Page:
Star employees unlikely to benefit most from AI: BCG study

Bad news, star employees: You’re not the one who will benefit the most from AI
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  • According to a new study, advisors using AI completed tasks faster and delivered higher-quality results.
  • According to the study’s authors, below-average performers saw the greatest benefit from using AI.
  • Previous studies have shown that AI assistance had a weak impact on highly-skilled customer service employees.

A recent study conducted at the management consulting firm Boston Consulting Group, or BCG, found that below-average consultants benefited the most from using technology.

Conversely, those who did well saw lower gains.

The study, published Thursday, included 758 BCG advisors globally — or about 7% of the company’s individual contributor-level advisors. They were split into two groups: one with access to GPT-4, the model that currently powers ChatGPT, and one without.

Before the experiment, employees were tested to measure their average level of performance, classifying them into “bottom-half” and “top-half” skilled participants.

They were then assigned a series of practical consulting tasks for a fictional shoe company and their performance was graded by human and AI raters.

Below-average performers saw the biggest benefit from using AI, with their average performance improving by 43%.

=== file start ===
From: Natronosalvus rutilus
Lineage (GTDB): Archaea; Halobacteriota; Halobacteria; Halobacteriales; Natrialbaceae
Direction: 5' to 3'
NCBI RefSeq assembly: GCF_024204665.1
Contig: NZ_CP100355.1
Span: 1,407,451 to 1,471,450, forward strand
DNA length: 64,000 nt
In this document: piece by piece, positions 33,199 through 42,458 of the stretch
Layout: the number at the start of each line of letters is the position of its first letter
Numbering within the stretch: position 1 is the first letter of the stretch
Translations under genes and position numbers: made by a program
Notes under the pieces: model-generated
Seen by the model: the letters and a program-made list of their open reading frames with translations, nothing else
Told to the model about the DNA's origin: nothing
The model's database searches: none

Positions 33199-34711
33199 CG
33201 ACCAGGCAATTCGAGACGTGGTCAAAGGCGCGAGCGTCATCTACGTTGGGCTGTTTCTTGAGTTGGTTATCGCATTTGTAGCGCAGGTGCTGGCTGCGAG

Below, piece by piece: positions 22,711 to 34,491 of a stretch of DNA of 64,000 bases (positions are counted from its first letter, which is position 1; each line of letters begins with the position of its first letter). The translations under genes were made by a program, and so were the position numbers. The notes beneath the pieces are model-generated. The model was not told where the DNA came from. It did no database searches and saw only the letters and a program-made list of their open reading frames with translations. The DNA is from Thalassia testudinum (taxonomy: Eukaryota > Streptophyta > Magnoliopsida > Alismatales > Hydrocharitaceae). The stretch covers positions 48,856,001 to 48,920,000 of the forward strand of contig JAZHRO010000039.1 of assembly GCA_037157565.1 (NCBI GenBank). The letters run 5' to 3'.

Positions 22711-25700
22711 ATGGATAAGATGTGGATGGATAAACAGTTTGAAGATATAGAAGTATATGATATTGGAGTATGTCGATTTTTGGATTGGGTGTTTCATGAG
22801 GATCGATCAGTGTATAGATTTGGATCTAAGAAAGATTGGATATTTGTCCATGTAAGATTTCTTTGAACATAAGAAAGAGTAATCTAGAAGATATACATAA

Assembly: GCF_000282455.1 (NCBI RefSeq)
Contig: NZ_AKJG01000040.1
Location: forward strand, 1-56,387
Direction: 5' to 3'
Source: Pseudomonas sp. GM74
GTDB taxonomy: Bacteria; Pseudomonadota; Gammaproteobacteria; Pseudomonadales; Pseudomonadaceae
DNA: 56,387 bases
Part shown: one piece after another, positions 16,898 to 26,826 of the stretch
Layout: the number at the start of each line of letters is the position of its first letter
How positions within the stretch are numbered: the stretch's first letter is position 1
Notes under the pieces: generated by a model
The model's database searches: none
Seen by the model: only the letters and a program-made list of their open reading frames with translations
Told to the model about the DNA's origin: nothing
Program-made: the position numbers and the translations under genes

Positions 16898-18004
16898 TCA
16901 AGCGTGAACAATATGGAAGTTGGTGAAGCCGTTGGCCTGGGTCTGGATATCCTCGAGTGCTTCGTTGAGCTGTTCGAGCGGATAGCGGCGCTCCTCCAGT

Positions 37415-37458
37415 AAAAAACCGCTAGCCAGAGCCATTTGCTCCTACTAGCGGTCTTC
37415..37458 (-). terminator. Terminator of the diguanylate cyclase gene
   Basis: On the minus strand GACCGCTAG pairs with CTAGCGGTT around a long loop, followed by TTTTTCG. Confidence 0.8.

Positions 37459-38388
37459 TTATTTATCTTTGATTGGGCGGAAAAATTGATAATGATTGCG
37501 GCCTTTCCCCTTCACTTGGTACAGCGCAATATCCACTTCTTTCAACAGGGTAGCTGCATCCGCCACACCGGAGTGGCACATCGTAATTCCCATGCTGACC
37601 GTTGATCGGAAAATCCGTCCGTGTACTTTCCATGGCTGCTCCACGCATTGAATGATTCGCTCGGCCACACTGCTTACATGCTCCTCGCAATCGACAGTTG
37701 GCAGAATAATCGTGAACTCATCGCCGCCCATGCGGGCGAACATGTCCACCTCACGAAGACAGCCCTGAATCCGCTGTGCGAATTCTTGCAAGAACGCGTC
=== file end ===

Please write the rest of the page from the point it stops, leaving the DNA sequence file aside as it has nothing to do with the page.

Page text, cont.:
Their above-average counterparts saw an average performance increase of only 17% using AI.

The study also found that those who used AI completed their tasks faster and produced higher-quality results than those without access.

However, it also highlighted the dangers of over-reliance on AI.

Advisors with access to AI performed up to 20% worse when presented with tasks beyond the AI’s understanding. In these cases, the AI ​​will present misleading yet plausible responses.

The study was conducted by researchers from Harvard, MIT, Warwick University, and the University of Pennsylvania, along with the Boston Consulting Group.

Ethan Mollick, a Wharton professor and co-author of the study, wrote in a post on X, formerly known as Twitter: “AI acted like levelers: underperformers benefited the most.”

Another study — published in April — examined customer service workers at a Fortune 500 company and found that highly-skilled workers saw “close to 0%” productivity gains with AI assistants.

In contrast, low-skilled agents increased their productivity by 35%.

Certainly, generative AI, as it currently exists, is prone to convincingly present false statements as true. The consequences of these errors can be serious — from botched deaths to poor health outcomes for patients.

The study authors and BCG did not immediately respond to Insider’s requests for comment sent outside regular business hours.

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